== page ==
Date of Award


Document Type

Dissertation - Restricted

Degree Name

Doctor of Philosophy (PhD)



First Advisor

Donald J. Keefe

Second Advisor

Joseph A. Murphy

Third Advisor

William J. Kelly

Fourth Advisor

Joseph T. Lienhard

Fifth Advisor

Patrick W. Carey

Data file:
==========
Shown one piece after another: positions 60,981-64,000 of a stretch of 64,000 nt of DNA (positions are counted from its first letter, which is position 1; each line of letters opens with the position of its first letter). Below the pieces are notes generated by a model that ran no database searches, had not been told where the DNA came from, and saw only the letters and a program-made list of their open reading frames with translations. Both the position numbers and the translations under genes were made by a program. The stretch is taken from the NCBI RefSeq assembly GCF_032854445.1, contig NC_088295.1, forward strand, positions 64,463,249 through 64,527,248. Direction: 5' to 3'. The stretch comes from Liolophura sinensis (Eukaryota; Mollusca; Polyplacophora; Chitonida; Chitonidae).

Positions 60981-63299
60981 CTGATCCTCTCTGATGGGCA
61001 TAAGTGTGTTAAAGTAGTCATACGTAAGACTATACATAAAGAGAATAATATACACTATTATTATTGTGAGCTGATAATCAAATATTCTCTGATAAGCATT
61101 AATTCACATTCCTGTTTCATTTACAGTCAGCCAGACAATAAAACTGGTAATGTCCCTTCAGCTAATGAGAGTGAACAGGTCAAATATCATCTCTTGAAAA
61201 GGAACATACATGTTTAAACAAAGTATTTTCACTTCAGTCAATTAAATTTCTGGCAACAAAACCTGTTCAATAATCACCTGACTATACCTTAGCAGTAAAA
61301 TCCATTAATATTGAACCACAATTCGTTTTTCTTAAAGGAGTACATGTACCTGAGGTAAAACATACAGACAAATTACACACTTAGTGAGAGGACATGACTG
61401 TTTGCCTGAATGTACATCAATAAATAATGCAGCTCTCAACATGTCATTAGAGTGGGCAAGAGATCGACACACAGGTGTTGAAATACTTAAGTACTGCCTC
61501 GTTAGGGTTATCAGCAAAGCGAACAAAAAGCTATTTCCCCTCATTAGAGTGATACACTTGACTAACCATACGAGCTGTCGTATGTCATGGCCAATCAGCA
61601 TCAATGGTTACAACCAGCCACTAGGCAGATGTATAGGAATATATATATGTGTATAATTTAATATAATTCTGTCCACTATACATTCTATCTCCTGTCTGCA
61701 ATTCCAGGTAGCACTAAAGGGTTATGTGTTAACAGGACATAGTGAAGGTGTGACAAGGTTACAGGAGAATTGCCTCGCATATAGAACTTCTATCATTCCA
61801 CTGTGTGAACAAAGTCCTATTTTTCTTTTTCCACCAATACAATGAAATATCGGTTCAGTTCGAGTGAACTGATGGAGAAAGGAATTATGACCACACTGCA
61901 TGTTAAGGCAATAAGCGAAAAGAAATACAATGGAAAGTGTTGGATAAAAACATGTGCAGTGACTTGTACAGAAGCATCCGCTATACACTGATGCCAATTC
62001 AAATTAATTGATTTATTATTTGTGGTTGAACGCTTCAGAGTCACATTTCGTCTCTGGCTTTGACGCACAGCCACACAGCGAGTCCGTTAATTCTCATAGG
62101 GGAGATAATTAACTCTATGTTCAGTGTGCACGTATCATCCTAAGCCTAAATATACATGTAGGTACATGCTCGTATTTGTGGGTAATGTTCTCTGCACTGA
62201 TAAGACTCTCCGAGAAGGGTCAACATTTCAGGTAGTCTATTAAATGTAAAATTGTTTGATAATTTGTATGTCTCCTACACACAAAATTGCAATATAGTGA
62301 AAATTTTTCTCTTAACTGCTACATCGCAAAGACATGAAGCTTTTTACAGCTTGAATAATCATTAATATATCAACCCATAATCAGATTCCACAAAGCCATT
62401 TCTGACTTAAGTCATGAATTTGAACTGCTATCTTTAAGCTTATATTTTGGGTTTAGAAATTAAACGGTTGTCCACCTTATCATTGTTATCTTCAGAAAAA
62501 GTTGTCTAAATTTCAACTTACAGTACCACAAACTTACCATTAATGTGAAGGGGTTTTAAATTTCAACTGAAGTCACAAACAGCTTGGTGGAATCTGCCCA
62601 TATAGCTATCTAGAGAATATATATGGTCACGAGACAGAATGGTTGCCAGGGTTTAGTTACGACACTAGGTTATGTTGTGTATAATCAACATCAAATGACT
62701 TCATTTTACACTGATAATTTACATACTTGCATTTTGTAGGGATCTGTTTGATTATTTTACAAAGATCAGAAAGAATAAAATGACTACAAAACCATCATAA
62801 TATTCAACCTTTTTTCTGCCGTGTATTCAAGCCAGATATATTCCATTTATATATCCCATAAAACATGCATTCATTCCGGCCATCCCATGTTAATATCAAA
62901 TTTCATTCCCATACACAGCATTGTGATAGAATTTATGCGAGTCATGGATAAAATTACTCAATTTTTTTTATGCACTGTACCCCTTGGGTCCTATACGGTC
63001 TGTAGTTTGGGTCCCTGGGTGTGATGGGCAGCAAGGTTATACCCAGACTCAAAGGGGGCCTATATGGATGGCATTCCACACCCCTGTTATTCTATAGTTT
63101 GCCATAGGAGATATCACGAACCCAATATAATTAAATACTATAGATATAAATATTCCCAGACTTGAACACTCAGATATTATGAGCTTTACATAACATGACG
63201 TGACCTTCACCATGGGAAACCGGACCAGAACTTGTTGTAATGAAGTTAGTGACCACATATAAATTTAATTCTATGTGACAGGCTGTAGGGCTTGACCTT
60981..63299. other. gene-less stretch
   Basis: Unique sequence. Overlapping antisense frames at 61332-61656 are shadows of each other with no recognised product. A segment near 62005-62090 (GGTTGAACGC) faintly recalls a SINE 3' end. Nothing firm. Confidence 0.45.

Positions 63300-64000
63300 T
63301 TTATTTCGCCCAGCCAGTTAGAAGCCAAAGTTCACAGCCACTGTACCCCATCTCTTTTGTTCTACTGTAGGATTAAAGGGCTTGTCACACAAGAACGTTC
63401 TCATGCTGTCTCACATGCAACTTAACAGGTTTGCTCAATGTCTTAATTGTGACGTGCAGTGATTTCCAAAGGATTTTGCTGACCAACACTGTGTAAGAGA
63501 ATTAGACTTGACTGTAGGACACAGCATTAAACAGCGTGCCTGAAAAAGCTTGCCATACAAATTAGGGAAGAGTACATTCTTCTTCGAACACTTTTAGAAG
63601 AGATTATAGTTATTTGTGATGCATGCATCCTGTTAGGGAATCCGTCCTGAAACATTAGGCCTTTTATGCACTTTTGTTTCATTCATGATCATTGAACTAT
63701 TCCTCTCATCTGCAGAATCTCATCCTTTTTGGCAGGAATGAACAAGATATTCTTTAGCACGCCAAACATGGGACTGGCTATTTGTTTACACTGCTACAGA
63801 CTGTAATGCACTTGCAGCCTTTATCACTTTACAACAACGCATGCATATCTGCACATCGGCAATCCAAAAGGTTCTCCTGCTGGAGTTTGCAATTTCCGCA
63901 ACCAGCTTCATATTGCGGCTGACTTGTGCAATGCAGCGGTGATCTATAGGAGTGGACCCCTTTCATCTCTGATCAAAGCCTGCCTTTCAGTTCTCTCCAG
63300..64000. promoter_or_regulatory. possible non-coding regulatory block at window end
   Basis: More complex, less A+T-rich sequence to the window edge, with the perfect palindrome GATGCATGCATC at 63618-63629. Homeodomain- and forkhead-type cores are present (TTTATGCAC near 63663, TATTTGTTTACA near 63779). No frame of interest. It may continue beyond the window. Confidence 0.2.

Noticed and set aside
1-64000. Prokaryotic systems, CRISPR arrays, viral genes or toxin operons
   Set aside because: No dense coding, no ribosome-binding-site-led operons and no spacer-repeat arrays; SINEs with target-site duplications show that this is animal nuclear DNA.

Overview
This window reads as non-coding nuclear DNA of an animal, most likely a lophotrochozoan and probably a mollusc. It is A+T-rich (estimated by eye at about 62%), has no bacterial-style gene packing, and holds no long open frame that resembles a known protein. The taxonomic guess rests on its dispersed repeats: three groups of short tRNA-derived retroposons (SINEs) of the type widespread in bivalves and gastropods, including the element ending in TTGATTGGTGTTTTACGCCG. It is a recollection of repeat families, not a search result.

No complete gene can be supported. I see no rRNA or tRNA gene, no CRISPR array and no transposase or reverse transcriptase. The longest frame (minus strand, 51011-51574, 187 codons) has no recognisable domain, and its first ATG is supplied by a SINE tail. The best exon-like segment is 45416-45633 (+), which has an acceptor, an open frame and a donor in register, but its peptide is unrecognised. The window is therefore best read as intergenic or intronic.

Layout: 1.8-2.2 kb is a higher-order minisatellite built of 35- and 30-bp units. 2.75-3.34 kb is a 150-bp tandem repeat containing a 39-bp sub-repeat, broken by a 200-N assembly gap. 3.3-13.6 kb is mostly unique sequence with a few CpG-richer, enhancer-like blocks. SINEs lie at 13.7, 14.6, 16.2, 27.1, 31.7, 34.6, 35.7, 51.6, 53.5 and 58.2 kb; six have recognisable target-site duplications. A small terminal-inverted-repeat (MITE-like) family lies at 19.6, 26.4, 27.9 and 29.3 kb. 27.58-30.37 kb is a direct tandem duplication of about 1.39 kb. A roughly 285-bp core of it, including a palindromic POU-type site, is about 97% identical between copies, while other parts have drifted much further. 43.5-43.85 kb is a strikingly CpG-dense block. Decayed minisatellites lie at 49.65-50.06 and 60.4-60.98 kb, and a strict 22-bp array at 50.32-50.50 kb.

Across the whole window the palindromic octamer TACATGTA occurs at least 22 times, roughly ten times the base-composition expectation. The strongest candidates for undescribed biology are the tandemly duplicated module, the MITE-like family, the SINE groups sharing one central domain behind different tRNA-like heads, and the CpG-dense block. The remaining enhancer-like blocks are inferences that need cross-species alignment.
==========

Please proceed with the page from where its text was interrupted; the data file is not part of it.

The present study inquires into the systematic interconnection of Henri de Lubac's work on exegesis, the Eucharist, and his primary image of the Church as the Body of Christ. It concludes that the source of the organic unity within his ecclesiology lies within the sacramental correlation of the Eucharist and the Church, a correlation best expressed by reference to the principles of spiritual exegesis. Chapter one situates de Lubac's theology within the theological movement in France in the 1940's known as the "New Theology." The controversy surrounding this movement clarified the themes of fundamental theology forming the basis of de Lubac's theology: revelation, tradition, faith. This dissertation responds to a possible criticism of de Lubac's theology as fideist through an examination of the shift in emphasis in the magisterial documents on revelation between Vatican I and Vatican II with reference to de Lubac's position on the relationship between faith and reason. Chapter two offers a synthetic exposition of the principles of spiritual exegesis and shows that the relationship between the Church and the Eucharist in de Lubac's work, Corpus Mysticum, incorporates the principles and realistic symbolism proper to this exegesis. This study concludes that these exegetical principles provide an intellectual framework for understanding de Lubac's ecclesiology. This conclusion is borne out by chapter three's analysis of de Lubac's treatment of the Church as the body of Christ, the spouse of Christ, and the sacrament of Christ. Chapter four demonstrates that the relationship between the particular churches and the universal Church lies in the eucharistic character of the Church. This eucharistic ecclesiology also provides a theological foundation for a consideration of what constitutes episcopal collegiality. Chapter five suggests that de Lubac has developed an anthropology that is a Christology of the "whole Christ" which responds to the criticism of Christianity by the atheist humanists. Consequently, de Lubac's ecclesiology represents the social dimension of his work on nature and the supernatural in terms of the supernatural finality of the human person, here defined as incorporation into the "whole Christ."



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